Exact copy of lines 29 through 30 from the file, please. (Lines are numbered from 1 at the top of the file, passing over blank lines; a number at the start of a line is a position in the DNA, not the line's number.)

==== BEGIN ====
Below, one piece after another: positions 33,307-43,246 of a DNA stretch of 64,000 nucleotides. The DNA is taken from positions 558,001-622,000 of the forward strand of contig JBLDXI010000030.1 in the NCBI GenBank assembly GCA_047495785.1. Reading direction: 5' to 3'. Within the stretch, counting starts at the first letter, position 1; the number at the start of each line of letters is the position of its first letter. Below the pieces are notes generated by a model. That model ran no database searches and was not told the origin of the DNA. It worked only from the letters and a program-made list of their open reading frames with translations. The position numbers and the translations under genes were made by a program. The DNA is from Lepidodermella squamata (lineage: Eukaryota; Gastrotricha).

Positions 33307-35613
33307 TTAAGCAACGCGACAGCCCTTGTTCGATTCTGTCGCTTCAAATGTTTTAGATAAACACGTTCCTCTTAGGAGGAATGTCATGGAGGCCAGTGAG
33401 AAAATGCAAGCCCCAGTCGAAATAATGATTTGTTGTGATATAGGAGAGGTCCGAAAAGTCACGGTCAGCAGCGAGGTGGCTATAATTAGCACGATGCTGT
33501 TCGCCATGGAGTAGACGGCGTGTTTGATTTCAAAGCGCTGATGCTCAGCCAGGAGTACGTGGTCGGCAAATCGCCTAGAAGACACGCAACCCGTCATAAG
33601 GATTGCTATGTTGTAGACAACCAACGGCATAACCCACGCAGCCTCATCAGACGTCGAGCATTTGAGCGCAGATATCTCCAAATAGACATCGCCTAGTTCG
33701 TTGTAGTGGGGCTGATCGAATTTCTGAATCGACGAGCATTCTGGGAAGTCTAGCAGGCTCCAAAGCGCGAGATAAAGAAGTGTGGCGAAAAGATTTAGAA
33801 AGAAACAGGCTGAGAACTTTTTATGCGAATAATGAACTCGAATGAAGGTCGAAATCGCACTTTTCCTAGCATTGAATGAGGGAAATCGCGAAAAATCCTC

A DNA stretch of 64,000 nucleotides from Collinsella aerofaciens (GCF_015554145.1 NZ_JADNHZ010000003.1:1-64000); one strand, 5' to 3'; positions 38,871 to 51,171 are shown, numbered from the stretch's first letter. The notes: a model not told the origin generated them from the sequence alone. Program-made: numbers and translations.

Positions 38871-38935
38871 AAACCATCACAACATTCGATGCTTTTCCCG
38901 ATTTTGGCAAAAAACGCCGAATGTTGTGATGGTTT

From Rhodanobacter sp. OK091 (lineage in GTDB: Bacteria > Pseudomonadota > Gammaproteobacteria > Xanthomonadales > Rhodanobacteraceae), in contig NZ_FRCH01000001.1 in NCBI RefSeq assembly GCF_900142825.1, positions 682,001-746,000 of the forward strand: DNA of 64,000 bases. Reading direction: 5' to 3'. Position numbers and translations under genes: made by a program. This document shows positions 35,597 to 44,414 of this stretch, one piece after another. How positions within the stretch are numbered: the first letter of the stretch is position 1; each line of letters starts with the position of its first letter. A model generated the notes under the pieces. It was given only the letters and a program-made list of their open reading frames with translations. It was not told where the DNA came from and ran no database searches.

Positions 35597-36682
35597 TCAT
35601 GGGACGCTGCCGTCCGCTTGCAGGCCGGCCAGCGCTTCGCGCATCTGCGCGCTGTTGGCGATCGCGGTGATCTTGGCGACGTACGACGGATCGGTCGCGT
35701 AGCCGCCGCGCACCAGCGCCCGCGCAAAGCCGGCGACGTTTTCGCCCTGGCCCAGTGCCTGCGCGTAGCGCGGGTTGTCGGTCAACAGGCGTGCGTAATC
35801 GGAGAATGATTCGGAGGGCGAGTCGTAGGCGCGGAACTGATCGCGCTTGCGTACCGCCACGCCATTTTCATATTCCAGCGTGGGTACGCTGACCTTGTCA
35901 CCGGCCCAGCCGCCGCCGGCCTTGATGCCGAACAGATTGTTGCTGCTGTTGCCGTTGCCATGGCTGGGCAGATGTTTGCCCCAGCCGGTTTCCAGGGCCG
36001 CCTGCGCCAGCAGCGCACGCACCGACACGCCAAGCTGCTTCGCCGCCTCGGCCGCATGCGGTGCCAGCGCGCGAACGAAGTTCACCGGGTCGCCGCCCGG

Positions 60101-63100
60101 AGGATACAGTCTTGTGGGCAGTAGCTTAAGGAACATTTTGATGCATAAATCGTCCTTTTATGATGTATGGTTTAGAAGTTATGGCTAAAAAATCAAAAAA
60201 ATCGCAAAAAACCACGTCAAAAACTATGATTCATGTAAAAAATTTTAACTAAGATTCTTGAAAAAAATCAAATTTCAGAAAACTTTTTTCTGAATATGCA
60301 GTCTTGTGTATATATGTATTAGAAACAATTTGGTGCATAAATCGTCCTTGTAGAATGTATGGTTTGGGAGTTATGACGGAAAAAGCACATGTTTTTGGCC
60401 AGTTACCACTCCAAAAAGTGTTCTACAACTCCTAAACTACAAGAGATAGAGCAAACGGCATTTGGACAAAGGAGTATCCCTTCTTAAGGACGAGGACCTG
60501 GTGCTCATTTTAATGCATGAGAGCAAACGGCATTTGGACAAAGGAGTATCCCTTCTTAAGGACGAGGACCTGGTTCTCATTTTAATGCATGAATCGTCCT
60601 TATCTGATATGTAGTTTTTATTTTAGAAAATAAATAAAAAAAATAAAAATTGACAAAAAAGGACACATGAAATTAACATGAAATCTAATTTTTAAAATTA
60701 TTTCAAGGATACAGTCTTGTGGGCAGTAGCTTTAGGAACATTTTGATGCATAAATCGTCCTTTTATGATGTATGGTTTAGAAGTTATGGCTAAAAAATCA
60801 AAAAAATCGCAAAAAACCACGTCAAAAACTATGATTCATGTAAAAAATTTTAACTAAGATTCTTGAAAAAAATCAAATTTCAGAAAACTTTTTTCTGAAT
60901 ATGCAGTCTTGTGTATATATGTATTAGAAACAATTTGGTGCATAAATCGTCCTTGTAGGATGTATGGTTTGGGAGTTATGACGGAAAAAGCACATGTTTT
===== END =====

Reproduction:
60801 AAAAAATCGCAAAAAACCACGTCAAAAACTATGATTCATGTAAAAAATTTTAACTAAGATTCTTGAAAAAAATCAAATTTCAGAAAACTTTTTTCTGAAT
60901 ATGCAGTCTTGTGTATATATGTATTAGAAACAATTTGGTGCATAAATCGTCCTTGTAGGATGTATGGTTTGGGAGTTATGACGGAAAAAGCACATGTTTT